yn=cosωonyn1cos2ωon+VDC=cosωoncos2ωon+VDCyn1cos2ωon+VDCE2

Figure 6.

Amplitude modulation in unit delay feedback.

For n0, ωois the angular velocity of a signal in the fundamental frequency, VDCis constant, at the initial condition, yn=0,. The delay exists at any point in time n, and we need to store yn1so that it can be used in the computation of yn. The yn1is

yn1=cosωon1yn11cos2ωon1+VDC=cosωon1cos2ωon1+VDCyn2cos2ωon1+VDCE3

Substitute Eq. (3) into Eq. (2)

yn=cosωoncos2ωon+VDCcosωon1cos2ωon1+VDCcos2ωon+VDC+yn2cos2ωon1+VDCcos2ωon+VDCE4

This feedback expression can be expanded into an infinite summation of products given by

y[n]=cos(ωon)[cos(2ωon)+VDC ]           cos(ωo[n1])[cos(2ωo[n1])+VDC][cos(2ωon)+VDC]            +cos(ωo[n2])[cos(2ωo[n2])+VDC][cos(2ωo[n1])+VDC][cos(2ωon)+VDC]           cos(ωo[n3])[cos(2ωo[n3])+VDC][cos(2ωo[n2])+VDC][cos(2ωo[n1])            +VDC][cos(2ωon)+VDC]E5

A series of odd harmonics is caused by this amplitude modulation in a feedback loop. In Eq. (5), the first product term is illustrated as an example. According to Euler’s formula, this term can be expressed as the sum of sinusoids with angular velocity ωoand 3ωo, which is the fundamental and third harmonics.

yn=cosωoncos2ωon+VDC=cosωonVDC+12cos3ωon+12cosωonE6

The closed-form solution is derived based on an idea which is similar to the harmonic balance method for radio frequency (RF) circuit [25]. The harmonic balance method is a frequency domain method for calculating steady states of a nonlinear circuit.

All the signals in the control loop can be expressed in polar forms by taking a Fourier transform. The high-order harmonics will be attenuated by the feedback loop, and only the low-order harmonics will be considered. The low-pass filter (LPF) can be assumed as an ideal filter, which can eliminate all the harmonics above a certain order. A finite number of equations can be obtained by using this assumption, and a partial linearization for the control loop can be achieved. The amplitude of the feedback signals can be set as variables. After equating like terms in the equation of the output current and in the preset amplitude of feedback signal, a number of equations can be obtained. By solving these equations, the closed-form solution for the amplitude of a certain order of harmonic can be derived. Detailed analysis of the simplified model by using this method in a time domain is given as follows:

The output signal ytof the simplified model is the difference between the current reference Ireftand the feedback signal Ifbtmultiplied by the DC-link voltage

yt=IreftIfbtVript+VDCE7

The signals in Figure 6 can be expressed in polar form

Ireft=Acosωot=aejωot+aejωot,a=12AE8
Vript=Bcos2ωot=bej2ωot+bej2ωot,b=12BE9

where A and B are the amplitudes of Ireftand Vript. In order to simplify the analysis to a level that is suitable for manual calculation, the feedback signal Ifbtis assumed to include only fundamental and third harmonics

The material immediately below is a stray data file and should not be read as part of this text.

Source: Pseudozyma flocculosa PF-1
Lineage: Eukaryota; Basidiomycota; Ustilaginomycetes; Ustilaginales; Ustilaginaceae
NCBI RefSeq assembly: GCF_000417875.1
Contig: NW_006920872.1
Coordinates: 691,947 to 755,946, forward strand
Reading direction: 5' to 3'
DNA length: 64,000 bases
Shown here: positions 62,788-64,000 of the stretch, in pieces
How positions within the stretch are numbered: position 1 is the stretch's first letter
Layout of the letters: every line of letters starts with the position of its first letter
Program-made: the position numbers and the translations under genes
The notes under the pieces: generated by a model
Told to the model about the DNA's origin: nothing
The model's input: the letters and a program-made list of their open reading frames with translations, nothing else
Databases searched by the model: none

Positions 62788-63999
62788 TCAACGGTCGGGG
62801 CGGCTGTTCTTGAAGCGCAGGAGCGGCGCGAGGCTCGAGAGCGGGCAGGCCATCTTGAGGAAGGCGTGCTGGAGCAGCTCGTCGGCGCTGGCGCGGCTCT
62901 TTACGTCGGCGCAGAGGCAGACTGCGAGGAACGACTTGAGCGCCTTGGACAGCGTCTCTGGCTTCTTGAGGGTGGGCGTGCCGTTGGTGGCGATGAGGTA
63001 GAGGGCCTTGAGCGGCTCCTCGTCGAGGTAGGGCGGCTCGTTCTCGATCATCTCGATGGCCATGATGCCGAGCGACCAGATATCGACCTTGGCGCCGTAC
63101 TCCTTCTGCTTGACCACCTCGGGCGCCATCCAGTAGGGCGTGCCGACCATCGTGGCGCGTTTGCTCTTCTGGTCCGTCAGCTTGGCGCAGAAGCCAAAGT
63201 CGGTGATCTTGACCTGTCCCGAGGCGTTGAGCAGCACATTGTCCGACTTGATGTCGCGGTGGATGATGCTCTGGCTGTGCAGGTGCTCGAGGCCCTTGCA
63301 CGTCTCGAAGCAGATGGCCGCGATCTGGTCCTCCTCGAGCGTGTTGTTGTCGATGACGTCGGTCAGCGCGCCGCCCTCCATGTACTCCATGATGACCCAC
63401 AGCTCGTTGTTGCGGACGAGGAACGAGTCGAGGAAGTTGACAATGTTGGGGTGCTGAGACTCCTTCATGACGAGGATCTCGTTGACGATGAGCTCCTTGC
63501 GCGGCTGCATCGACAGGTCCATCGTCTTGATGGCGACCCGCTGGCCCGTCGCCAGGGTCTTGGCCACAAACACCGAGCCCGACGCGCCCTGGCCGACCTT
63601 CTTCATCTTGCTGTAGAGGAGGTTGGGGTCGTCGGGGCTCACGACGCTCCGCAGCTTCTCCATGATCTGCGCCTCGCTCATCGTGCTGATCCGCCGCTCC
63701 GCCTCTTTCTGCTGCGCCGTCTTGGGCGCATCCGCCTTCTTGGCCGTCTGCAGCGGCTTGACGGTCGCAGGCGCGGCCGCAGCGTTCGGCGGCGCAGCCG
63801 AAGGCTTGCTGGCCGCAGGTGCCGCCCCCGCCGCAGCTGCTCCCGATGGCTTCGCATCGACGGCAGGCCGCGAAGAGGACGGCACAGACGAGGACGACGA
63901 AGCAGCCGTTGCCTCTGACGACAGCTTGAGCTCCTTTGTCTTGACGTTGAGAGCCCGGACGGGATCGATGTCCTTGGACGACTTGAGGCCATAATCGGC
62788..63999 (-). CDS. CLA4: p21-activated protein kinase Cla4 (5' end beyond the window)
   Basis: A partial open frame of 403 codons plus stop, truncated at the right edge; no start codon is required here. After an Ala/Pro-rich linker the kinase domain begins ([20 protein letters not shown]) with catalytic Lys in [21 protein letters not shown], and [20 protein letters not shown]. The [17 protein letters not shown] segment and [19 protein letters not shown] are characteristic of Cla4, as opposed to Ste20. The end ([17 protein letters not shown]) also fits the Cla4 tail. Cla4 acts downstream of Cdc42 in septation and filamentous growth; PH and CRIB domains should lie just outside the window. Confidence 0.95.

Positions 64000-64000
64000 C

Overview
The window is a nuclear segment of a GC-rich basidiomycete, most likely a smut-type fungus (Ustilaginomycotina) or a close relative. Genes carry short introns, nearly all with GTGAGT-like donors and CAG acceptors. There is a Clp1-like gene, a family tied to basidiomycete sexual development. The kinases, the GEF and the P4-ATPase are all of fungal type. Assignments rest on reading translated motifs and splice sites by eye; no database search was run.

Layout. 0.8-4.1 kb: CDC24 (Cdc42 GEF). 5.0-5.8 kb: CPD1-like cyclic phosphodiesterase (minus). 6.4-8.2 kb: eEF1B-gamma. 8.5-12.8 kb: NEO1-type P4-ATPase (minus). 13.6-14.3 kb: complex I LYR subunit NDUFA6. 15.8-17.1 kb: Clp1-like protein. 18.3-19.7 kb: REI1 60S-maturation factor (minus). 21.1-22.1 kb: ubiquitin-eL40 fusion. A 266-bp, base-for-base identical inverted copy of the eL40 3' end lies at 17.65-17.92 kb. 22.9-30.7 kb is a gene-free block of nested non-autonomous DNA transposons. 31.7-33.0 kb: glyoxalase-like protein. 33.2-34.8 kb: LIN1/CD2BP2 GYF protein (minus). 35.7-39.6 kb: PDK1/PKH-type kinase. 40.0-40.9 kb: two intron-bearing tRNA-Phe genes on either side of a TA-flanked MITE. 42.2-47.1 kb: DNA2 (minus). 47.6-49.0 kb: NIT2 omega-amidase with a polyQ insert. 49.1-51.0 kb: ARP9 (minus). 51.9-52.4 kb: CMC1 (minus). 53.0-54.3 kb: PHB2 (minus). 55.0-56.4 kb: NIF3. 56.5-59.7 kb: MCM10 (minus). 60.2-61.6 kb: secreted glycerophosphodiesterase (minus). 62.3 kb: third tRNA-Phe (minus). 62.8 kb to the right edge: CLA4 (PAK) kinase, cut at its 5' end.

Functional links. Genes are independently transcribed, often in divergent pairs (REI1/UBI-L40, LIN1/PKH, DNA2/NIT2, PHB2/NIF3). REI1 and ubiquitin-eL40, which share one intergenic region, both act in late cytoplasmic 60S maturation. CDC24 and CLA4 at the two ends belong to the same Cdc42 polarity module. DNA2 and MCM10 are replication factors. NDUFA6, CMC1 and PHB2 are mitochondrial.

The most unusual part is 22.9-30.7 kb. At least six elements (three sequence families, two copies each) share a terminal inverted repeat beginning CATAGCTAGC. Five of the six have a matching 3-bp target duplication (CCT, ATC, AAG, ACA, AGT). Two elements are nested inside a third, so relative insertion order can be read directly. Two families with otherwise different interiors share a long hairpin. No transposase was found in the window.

Ifbt=C1cosωot+C3cos3ωot=c1ejωot+c1ejωot+c3ej3ωot+c3ej3ωotE10

where C1and C3are the assumed variables for the amplitude of the fundamental component and third harmonics, and c1=0.5C1,c3=0.5C3. This can be easily extended to any number of harmonics with the help of computer-aided calculations.

Eq. (11) can be obtained by substituting Eqs. (8)(10) into Eq. (7). Since the Ifbtis the low-order part of yt, the harmonic amplitude equation can be found by equating like terms in Eqs. (10) and (11)

yt=VDC+bac1bc3ejωot+VDC+bac1bc3ejωot+bac1VDCc3ej3ωot+bac1VDCc3ej3ωotbc3ej5ωotbc3ej5ωotE11
c1=VDC+bac1bc3c3=bac1VDCc3E12

All the parameters are fixed values (a, band VDC)for a specific inverter; therefore, the harmonic amplitude can be obtained by substituting these values. By using the same method, the closed-form solution for the averaged model in Figure 5 with PI controller can be derived. Two integral sections will be involved into the calculation due to the integrator in the controller and the filter. This calculation for the practical models becomes significantly complicated, and it is impossible to calculate manually. Matlab can be utilized as an effective tool to conduct these calculations.

4. Simulation and experimental results

In this section, the simulation and experiment results are reported. By using Matlab/Simulink, a single-phase PV inverter is simulated. The switching model simulation provides the most detailed results including the switch information and all the potential harmonic distortions. By using the Simulink SimPowerSystems toolbox, the developed model includes both electronic components and control blocks. The schematic diagram is shown in Figure 7. It is a time-consuming process. A 0.2-s simulation period takes about 10 min to run on a computer with average performance (Intel Core 2 Duo CPUs and 4 GB of 800 MHz DDR2 RAM).

Figure 7.

Simulation schematic model.